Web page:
Commission seeks data for critical policy dialogue; coming changes may particularly affect smaller carriers – and their customers.

Major changes are coming to the telephone system that provides the interconnected communications system on which American society has long depended. For more than 125 years that system has been based on a circuit-switched, mostly copper-wire-based public switched network (PSTN) – nowadays sometimes called a “Time Division Multiplex (TDM)” network. But networks based on Internet Protocol (IP) technology have begun to replace the PSTN. The FCC has now expressly acknowledged that the “the global multimedia communications infrastructure of the future” will consist of all-IP networks very different from the circuit-switched technology we have been used to since Alexander Graham Bell.

And with that acknowledgement, the FCC has now started to take steps to identify and assess the effects that the fundamental technological overhaul of our nationwide phone system are likely to have on phone companies, consumers, and the FCC’s own ability to achieve its statutory responsibilities.

To that end, the FCC has invited proposals for “service-based” experiments designed to illuminate and inform the transition to IP-based service. Reflecting the seriousness and urgency of its purpose, the FCC has set an unusually short deadline for the submission of the initial round of experiment proposals: they are due by February 20, 2014, a mere three weeks after the FCC’s call for those proposals. Potential experiment proponents will need to get moving quickly, as will parties wishing to comment on any proposals that are ultimately filed: comments are due by March 21.

The transition from a copper-wire, TDM system to IP-based alternatives has been building momentum since voice-over-Internet-protocol (VoIP) services commenced over a decade ago. As carriers large and small replace their existing plant, seeking cost and service efficiencies in the process, the prospect of an all-IP network has come into view, so much so that large carriers began calling for planning for that transition over the last two years.

Planning is essential because, while the transition to an all-IP network promises  significant benefits, it will entail complications affecting a wide range of regulatory and practical considerations. The costs and structure of interconnection and call completion, intercarrier compensation, resale of services to competitors, the allocation and use of telephone numbers – all these areas, and more, will feel the effects of an IP transition. Moreover, the transition may affect the reliability, availability, quality and cost of services offered to consumers.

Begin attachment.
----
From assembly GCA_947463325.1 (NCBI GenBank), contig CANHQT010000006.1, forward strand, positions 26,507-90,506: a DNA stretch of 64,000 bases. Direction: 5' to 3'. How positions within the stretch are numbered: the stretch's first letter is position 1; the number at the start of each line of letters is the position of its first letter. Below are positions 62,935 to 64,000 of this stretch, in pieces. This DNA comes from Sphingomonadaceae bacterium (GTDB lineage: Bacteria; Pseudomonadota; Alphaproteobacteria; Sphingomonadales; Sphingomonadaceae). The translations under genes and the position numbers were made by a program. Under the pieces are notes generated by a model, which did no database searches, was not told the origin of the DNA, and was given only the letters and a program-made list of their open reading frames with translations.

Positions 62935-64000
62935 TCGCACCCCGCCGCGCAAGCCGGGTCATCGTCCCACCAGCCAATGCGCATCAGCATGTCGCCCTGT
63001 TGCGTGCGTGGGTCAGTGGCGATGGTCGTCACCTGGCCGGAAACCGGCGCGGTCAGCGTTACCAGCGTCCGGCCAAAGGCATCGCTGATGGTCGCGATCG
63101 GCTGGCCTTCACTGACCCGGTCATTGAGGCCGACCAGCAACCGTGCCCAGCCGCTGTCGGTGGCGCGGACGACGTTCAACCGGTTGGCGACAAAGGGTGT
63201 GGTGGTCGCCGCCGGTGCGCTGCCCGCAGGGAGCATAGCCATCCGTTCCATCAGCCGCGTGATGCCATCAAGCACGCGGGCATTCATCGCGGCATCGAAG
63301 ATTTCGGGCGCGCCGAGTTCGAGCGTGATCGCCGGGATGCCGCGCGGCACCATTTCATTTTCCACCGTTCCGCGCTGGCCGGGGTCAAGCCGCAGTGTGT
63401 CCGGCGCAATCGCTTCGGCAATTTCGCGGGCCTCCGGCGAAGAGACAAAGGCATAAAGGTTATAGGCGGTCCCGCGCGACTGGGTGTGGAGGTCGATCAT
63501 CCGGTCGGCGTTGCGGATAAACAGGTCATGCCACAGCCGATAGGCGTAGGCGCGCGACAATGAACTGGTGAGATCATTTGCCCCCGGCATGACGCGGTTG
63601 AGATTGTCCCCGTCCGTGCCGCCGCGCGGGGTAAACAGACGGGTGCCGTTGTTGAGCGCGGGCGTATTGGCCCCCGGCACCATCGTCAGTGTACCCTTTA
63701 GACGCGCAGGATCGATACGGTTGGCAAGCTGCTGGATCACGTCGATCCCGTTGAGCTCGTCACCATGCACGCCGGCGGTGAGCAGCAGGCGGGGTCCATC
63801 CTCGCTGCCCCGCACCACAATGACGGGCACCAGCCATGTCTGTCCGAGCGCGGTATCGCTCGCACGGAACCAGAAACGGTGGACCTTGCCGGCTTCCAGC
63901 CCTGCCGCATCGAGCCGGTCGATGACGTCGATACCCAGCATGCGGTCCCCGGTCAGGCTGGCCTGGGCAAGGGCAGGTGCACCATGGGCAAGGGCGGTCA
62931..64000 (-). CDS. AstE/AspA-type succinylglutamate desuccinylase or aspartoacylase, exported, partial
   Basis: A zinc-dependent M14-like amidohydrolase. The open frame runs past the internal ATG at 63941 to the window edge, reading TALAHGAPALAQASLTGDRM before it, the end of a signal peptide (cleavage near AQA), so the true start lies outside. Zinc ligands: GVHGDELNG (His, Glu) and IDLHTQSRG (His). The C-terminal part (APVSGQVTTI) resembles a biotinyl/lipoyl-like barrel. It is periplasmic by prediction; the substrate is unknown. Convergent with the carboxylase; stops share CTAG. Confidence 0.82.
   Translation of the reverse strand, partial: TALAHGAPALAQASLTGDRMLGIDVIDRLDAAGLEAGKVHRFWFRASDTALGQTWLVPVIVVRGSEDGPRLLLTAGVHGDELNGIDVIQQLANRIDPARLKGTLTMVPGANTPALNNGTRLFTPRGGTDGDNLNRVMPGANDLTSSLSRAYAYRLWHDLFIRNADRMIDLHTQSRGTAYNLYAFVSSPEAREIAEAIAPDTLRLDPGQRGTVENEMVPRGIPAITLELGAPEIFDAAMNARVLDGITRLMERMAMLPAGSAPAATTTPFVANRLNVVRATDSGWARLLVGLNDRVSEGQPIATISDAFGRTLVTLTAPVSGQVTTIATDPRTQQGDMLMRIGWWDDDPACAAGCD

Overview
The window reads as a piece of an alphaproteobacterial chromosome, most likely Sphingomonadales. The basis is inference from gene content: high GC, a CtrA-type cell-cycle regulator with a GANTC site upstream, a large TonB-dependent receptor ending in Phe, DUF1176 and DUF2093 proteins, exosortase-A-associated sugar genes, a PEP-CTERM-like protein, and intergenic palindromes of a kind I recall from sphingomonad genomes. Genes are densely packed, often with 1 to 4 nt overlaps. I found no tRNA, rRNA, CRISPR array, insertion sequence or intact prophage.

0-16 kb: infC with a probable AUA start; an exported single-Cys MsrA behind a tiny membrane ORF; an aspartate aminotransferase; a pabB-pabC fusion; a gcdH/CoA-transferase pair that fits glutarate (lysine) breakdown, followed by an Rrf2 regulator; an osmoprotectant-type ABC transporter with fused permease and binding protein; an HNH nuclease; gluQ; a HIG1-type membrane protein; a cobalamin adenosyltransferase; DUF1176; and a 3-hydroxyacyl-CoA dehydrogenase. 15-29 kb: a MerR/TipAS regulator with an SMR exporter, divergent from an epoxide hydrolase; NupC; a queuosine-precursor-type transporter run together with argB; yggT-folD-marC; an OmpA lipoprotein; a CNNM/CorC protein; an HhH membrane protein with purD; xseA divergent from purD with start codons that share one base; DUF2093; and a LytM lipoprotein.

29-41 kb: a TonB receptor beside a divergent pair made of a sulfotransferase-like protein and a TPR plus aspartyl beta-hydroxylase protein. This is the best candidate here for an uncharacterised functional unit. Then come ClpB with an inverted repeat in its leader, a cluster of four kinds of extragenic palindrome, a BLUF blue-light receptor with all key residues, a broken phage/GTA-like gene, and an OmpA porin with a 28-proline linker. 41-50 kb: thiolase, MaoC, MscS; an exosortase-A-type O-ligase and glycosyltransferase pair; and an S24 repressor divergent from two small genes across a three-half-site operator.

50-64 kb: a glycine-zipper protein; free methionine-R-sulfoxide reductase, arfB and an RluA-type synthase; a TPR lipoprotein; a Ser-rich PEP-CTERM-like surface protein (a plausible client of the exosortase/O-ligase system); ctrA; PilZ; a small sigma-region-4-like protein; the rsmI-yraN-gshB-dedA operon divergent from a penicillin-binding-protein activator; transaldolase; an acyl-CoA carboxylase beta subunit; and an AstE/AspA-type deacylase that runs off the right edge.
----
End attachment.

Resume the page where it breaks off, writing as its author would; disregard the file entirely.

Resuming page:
Experimentation, and careful analysis of the results of the experimentation, will be important because the transition’s effects could likely vary between, for example, large carriers on the one hand and smaller carriers and large end-users, on the other. To that end, the FCC’s invitation is as wide as possible: all elements of the telecom ecosystem can participate if they wish – although participation is purely voluntary – and even those who choose not to participate should be alert to the results generated by others’ experiments.

What types of experiments does the FCC have in mind? “Service-based” experiments, described by the FCC as “experiments in which incumbent providers seek to substitute new communications technologies for the TDM-based services over copper lines that they currently are providing to customers, with an eye toward discontinuing those legacy services….”

The FCC is looking for information across from as many different sources as possible. Non-incumbents may propose experiments of new and innovative services as well. The universe of possible experiment proponents includes “all types of providers of network services”: ILECs, CLECs, cable operators, fixed and mobile wireless providers, providers of carrier Ethernet exchange services, utilities, municipalities, and 911 service providers.

The FCC is also looking for input about diverse technologies (twisted copper pair, co-axial cable, fiber, wireless), population densities, and geography. Proposals may be made by multiple entities working together.

All proposals must provide detailed information about the experiments’ design. The goal is to allow meaningful public comment and Commission evaluation of the proposed experiment. In particular, proposals must describe:

  • The purpose and proposed metrics for measuring success;
  • The experimental scope or arena (geography, product, or service offering);
  • The technical parameters, including description of any physical or other network changes and how they will: (a) affect customers and other providers and (b) affect product or service offerings;
  • The timelines for experiment, including timelines for the proposed network changes, the timing of any impacts on customers, and when the experiment is likely to be complete; and
  • What temporary regulatory relief or other Commission action would be required to conduct the proposed experiment.

The FCC has also established a framework of conditions and presumptions governing the experiments. The goal of these is to assure that all experiments will be consistent with the “four enduring values” associated with regulation of the telephone network: public safety, universal service, competition, and consumer protection. Among the FCC-imposed conditions and presumptions:

Public Safety. Proposed experiments must preserve: 911/E911 service; TDM-based service to national security, police and emergency service agencies; adequate power backup for non-copper based services; and protection against cyber security threats. Additionally, the Commission will “presume” that current levels of network security will be maintained, and that wireless carriers will maintain the ability to provide public emergency alerts and prioritize government agency transmissions during responses to emergencies.